"When Hannibal marched from Gaul into Italy, he was obliged, first to discover, and then to open, a way over mountains and through savage nations that had never yielded a passage to a regular army. The Alps were then guarded by nature, they are now fortified by art. But in the course of the inter-mediate period, the generals, who have attempted the passage, have seldom experienced any diffiiculty or resistance. In the age of Constantine, the peasants of the mountains were civilized and obedient subjects ; the country was plentifully stocked with provisions, highways, which the Romans had carried over the Alps, opened several communications between Gaul and Italy. Constantine preferred the road of the Cottian Alps, or as it is now called of Mount Cenis, and led his troops with such active diligence, that he descended into the plain of Piedmont before the court of Maxentius (in Rome) had received any certain intelligence of his departure from the banks of the Rhine."The result was that Maxentius was defeated and Christianity became the religion of the State. The history of the world might have been different if the Romans had had worse roads or a swifter means of transmitting news.
He might have been a Russian,Most people, given the chance to change their State, would not choose to do so, except when the State represents an alien nationality. Nothing has done more to strengthen the State than the success of the principle of nationality. Where patriotism and citizenship go hand in hand, a man's loyalty to his State usually exceeds his loyalty to voluntary organizations such as Churches and parties.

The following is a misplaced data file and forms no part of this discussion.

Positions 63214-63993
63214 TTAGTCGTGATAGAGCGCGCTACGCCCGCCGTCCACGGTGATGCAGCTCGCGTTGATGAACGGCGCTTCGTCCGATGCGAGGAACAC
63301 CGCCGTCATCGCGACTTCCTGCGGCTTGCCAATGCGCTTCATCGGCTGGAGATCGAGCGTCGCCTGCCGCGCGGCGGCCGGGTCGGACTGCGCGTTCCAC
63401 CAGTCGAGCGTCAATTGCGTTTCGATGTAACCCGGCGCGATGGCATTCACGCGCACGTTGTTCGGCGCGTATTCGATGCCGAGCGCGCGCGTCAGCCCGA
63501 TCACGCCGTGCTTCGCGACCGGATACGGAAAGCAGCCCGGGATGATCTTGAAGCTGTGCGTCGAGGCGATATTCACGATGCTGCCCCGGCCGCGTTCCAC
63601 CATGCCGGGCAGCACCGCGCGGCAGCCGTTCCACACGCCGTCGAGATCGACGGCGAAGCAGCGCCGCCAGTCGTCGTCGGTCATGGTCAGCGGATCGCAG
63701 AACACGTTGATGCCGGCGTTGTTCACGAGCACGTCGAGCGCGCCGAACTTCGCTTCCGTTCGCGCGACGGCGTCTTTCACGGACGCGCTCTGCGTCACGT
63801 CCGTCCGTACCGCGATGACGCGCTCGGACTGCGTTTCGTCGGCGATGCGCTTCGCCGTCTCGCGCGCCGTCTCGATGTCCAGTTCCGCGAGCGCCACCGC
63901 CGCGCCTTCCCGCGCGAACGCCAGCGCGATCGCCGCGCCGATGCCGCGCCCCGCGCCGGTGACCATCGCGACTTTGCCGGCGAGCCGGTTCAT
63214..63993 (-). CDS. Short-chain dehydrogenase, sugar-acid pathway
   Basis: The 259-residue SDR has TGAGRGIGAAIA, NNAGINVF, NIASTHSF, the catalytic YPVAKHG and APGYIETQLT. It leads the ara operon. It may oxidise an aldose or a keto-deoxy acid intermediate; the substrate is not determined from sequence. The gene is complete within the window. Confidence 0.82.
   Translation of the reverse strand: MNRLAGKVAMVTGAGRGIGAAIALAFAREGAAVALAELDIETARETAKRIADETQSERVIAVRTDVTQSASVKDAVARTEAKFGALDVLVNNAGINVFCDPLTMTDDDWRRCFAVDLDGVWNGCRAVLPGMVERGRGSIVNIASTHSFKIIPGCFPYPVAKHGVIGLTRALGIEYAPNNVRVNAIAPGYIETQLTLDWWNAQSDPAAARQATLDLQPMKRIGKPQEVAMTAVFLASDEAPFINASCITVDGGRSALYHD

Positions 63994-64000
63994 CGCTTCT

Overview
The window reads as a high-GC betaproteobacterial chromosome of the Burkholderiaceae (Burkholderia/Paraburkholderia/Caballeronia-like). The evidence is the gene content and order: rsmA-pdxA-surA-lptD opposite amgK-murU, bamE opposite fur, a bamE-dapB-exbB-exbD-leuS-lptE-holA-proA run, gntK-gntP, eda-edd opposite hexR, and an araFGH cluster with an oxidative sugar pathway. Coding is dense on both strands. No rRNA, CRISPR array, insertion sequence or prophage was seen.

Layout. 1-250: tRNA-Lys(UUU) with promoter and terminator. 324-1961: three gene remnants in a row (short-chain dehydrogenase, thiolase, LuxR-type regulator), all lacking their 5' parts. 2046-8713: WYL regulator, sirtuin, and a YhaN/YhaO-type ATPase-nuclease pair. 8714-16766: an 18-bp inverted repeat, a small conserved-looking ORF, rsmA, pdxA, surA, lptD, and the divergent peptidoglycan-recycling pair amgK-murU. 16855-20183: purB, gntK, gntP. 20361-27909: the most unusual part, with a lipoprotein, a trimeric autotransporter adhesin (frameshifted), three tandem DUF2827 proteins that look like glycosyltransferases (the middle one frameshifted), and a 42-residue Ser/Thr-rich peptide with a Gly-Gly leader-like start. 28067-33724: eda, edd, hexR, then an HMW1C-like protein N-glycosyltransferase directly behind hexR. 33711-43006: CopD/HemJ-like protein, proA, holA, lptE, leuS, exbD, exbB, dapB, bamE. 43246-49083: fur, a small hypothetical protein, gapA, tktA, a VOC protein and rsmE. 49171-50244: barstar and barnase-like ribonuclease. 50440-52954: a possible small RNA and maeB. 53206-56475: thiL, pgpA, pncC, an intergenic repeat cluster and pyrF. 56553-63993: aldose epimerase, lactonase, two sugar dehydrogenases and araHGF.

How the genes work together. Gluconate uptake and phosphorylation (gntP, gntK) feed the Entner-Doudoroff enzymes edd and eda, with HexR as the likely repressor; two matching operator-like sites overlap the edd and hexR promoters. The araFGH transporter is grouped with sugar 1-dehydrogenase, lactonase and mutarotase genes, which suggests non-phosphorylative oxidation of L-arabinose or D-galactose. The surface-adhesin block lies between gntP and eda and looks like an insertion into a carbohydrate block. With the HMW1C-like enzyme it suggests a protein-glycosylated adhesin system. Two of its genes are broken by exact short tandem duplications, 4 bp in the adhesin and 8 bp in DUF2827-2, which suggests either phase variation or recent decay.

A Frenchman, Turk, or Prussian,
Or perhaps Italian,
But in spite of all temptations To belong to other nations,
He remains an Englishman.
"The German Censors .... ............................................ idiots .."In France and Italy, the Napoleonic legend, as well as admiration of the Revolution, was the object of governmental suppression. In Spain and the States of the Church, all liberal thought, even the mildest, was forbidden ; the Pope's government still officially believed in sorcery. The principle of nationality was not allowed to be advocated in Italy, Germany, or Austria-Hungary. And everywhere reaction was associated with opposition to the interests of commerce, with maintenance of feudal rights as against the rural population, and with the support of foolish kings and an idle nobility. In these circumstances, laissez-faire was the natural expression of energies that were hampered in their legitimate activities.
She's the most distressful country That ever yet was seen, For they're hanging men and women there For wearing o' the green.England was able to pursue this policy towards Ireland for eight centuries, with, in the end, only some loss of money and a considerable loss of prestige. During the eight centuries British policy was successful, since landowners were rich while peasants starved.